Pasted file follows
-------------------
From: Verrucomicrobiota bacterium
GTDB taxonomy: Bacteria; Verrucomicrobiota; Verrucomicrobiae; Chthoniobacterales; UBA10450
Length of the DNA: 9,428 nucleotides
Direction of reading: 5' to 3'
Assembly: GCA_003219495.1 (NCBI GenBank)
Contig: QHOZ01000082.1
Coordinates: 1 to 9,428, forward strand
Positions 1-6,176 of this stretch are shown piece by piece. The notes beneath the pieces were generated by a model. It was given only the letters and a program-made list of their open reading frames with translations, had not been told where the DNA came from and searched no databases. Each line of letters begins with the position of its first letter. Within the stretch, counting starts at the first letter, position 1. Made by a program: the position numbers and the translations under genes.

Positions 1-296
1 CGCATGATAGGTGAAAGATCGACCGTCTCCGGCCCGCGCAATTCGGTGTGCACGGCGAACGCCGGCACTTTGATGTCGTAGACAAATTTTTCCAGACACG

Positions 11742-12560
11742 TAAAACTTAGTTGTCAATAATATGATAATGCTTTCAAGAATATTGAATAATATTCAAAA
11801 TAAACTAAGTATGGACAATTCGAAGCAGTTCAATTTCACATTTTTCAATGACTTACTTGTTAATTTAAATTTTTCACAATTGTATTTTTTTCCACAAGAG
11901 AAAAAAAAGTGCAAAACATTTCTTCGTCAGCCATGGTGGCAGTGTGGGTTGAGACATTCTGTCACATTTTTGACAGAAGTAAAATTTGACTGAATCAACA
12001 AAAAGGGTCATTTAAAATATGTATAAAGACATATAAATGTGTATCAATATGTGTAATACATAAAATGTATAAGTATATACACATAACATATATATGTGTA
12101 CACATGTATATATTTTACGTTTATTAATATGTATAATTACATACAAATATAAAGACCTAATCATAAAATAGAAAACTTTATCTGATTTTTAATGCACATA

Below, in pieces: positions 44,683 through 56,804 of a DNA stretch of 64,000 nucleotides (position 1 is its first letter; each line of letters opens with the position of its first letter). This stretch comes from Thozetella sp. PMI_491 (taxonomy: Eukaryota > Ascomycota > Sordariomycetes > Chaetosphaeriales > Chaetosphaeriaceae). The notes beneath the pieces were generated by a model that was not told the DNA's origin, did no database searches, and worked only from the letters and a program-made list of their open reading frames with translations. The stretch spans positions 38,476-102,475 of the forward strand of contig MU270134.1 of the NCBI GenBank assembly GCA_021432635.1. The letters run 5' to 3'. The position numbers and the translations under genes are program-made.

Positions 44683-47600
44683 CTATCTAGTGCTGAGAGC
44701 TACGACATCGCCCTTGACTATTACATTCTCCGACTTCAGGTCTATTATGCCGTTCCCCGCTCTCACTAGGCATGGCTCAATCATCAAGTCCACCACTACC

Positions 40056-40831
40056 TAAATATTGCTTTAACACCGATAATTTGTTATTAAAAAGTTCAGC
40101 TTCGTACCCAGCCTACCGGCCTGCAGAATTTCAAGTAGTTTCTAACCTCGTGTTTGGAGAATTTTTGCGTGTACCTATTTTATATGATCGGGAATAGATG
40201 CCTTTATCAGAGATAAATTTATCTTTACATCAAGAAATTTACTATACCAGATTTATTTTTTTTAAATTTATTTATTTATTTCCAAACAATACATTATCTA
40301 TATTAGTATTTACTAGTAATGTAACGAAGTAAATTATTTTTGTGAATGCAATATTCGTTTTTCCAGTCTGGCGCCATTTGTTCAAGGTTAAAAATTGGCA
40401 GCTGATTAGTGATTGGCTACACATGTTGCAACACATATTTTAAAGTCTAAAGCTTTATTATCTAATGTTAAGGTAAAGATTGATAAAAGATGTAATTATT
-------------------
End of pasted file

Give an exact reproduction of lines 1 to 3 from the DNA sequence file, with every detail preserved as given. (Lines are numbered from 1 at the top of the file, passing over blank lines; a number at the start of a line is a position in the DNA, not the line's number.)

From: Verrucomicrobiota bacterium
GTDB taxonomy: Bacteria; Verrucomicrobiota; Verrucomicrobiae; Chthoniobacterales; UBA10450
Length of the DNA: 9,428 nucleotides